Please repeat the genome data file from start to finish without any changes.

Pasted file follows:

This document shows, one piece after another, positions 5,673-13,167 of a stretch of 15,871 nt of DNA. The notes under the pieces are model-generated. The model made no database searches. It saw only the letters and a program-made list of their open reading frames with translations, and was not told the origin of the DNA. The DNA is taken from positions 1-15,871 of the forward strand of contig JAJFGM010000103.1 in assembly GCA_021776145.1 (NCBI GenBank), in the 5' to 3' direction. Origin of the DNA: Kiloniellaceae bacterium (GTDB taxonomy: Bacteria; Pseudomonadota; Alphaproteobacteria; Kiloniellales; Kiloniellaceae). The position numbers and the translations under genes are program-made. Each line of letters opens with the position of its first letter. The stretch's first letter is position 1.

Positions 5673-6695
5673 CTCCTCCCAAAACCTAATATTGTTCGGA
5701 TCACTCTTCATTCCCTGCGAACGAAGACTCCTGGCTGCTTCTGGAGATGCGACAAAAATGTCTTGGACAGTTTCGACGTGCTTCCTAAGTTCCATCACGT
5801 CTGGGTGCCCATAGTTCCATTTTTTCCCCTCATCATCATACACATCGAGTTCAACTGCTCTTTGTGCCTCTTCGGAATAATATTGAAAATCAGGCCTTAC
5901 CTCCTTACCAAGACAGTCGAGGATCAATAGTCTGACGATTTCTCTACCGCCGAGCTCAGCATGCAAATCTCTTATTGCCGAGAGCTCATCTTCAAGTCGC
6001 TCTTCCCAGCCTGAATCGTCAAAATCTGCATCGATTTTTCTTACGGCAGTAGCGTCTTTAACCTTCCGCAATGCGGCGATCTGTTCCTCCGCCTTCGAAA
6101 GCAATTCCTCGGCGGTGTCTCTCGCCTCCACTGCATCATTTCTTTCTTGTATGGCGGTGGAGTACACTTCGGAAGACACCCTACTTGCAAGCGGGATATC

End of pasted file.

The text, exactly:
This document shows, one piece after another, positions 5,673-13,167 of a stretch of 15,871 nt of DNA. The notes under the pieces are model-generated. The model made no database searches. It saw only the letters and a program-made list of their open reading frames with translations, and was not told the origin of the DNA. The DNA is taken from positions 1-15,871 of the forward strand of contig JAJFGM010000103.1 in assembly GCA_021776145.1 (NCBI GenBank), in the 5' to 3' direction. Origin of the DNA: Kiloniellaceae bacterium (GTDB taxonomy: Bacteria; Pseudomonadota; Alphaproteobacteria; Kiloniellales; Kiloniellaceae). The position numbers and the translations under genes are program-made. Each line of letters opens with the position of its first letter. The stretch's first letter is position 1.

Positions 5673-6695
5673 CTCCTCCCAAAACCTAATATTGTTCGGA
5701 TCACTCTTCATTCCCTGCGAACGAAGACTCCTGGCTGCTTCTGGAGATGCGACAAAAATGTCTTGGACAGTTTCGACGTGCTTCCTAAGTTCCATCACGT
5801 CTGGGTGCCCATAGTTCCATTTTTTCCCCTCATCATCATACACATCGAGTTCAACTGCTCTTTGTGCCTCTTCGGAATAATATTGAAAATCAGGCCTTAC
5901 CTCCTTACCAAGACAGTCGAGGATCAATAGTCTGACGATTTCTCTACCGCCGAGCTCAGCATGCAAATCTCTTATTGCCGAGAGCTCATCTTCAAGTCGC
6001 TCTTCCCAGCCTGAATCGTCAAAATCTGCATCGATTTTTCTTACGGCAGTAGCGTCTTTAACCTTCCGCAATGCGGCGATCTGTTCCTCCGCCTTCGAAA
6101 GCAATTCCTCGGCGGTGTCTCTCGCCTCCACTGCATCATTTCTTTCTTGTATGGCGGTGGAGTACACTTCGGAAGACACCCTACTTGCAAGCGGGATATC